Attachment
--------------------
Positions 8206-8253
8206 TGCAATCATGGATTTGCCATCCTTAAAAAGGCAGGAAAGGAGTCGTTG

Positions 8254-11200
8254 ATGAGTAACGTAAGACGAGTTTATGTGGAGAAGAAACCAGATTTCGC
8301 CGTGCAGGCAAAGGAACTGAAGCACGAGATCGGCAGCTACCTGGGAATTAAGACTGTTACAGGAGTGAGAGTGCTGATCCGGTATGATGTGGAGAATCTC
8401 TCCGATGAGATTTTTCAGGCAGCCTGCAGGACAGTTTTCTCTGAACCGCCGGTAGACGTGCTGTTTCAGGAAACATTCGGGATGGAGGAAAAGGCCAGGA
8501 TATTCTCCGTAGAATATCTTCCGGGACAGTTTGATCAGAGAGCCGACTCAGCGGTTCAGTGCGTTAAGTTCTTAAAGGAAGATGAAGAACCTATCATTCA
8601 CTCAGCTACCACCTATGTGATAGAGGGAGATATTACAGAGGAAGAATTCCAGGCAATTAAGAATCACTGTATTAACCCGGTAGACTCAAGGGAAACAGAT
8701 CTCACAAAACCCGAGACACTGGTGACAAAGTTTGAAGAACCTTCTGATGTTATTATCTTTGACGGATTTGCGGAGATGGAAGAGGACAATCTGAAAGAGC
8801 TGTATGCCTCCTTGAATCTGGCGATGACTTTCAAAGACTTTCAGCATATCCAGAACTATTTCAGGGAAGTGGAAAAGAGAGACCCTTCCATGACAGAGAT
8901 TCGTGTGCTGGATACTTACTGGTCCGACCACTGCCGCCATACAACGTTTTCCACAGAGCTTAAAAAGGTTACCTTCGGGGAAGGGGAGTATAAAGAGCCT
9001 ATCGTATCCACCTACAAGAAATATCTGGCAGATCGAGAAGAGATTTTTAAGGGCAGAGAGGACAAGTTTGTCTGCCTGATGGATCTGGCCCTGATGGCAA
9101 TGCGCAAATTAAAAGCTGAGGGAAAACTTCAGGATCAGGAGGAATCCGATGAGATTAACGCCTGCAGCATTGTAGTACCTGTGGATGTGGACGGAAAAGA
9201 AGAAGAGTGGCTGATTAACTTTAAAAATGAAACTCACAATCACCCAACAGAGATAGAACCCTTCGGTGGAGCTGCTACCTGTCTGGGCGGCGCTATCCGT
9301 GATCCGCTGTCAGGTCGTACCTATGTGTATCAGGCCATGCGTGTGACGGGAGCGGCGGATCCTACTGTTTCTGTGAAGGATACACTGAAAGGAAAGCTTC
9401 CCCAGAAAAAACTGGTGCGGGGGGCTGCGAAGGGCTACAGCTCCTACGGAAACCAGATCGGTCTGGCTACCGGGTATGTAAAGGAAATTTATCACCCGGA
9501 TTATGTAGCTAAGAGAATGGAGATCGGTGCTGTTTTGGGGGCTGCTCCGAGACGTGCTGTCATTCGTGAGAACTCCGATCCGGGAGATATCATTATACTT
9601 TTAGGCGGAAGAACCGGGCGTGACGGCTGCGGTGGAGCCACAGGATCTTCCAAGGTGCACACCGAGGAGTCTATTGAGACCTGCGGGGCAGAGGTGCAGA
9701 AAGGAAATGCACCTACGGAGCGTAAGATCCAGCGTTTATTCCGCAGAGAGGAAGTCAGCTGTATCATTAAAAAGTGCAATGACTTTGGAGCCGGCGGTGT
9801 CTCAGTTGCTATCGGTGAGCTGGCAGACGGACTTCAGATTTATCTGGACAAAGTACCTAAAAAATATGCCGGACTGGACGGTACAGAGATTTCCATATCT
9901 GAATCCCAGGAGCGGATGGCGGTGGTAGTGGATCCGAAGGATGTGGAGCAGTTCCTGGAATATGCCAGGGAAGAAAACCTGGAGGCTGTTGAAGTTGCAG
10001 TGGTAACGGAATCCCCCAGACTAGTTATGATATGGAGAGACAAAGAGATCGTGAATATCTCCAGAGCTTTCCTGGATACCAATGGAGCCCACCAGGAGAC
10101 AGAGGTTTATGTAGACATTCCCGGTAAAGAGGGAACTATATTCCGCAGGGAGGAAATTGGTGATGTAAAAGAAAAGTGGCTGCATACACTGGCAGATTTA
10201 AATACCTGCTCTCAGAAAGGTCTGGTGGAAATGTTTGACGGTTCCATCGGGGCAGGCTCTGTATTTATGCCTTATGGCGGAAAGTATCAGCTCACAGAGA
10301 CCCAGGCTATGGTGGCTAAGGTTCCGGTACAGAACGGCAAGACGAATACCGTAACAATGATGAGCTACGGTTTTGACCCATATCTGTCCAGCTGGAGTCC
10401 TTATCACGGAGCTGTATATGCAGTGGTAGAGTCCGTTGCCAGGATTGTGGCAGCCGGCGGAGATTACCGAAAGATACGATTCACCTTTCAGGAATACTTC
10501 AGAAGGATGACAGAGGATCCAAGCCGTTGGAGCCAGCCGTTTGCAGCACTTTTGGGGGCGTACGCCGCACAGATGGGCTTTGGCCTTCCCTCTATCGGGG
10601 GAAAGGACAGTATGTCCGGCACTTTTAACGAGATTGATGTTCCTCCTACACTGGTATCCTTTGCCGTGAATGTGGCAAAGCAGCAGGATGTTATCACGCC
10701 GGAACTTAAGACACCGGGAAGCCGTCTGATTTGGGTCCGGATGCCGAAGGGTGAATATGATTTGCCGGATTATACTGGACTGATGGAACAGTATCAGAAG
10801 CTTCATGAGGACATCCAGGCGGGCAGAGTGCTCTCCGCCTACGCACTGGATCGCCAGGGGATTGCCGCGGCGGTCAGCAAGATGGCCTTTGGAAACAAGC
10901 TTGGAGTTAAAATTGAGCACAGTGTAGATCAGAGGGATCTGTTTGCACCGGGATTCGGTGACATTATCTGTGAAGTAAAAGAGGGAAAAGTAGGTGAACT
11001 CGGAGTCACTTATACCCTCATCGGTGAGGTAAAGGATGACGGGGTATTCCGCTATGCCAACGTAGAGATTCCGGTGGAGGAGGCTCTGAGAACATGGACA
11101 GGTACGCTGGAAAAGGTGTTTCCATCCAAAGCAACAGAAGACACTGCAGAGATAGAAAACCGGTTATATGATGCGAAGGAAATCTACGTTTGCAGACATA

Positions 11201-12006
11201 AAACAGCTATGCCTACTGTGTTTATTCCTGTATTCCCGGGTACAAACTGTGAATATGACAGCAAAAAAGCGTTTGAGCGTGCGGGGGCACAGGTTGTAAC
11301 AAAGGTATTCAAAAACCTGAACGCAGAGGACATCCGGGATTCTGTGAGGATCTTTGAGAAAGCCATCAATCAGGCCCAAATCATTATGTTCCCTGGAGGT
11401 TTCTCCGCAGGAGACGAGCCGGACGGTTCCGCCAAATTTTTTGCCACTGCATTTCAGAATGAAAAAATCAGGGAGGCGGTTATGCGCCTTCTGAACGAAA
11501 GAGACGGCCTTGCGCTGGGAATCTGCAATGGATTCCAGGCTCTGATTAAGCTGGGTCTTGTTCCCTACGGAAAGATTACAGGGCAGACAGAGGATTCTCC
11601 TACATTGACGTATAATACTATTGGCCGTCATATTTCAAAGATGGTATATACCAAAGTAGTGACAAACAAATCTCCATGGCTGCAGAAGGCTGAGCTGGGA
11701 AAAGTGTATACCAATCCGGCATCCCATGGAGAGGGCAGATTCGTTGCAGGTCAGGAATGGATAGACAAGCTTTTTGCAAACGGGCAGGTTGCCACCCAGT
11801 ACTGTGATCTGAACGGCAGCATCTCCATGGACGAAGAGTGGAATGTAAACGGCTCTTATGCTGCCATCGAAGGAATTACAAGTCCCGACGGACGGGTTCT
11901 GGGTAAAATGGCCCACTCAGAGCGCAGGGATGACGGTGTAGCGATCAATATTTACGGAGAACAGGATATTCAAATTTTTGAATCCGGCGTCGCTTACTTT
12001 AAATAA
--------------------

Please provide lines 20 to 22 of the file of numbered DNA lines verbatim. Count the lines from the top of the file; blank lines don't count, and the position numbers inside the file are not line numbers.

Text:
9801 CTCAGTTGCTATCGGTGAGCTGGCAGACGGACTTCAGATTTATCTGGACAAAGTACCTAAAAAATATGCCGGACTGGACGGTACAGAGATTTCCATATCT
9901 GAATCCCAGGAGCGGATGGCGGTGGTAGTGGATCCGAAGGATGTGGAGCAGTTCCTGGAATATGCCAGGGAAGAAAACCTGGAGGCTGTTGAAGTTGCAG
10001 TGGTAACGGAATCCCCCAGACTAGTTATGATATGGAGAGACAAAGAGATCGTGAATATCTCCAGAGCTTTCCTGGATACCAATGGAGCCCACCAGGAGAC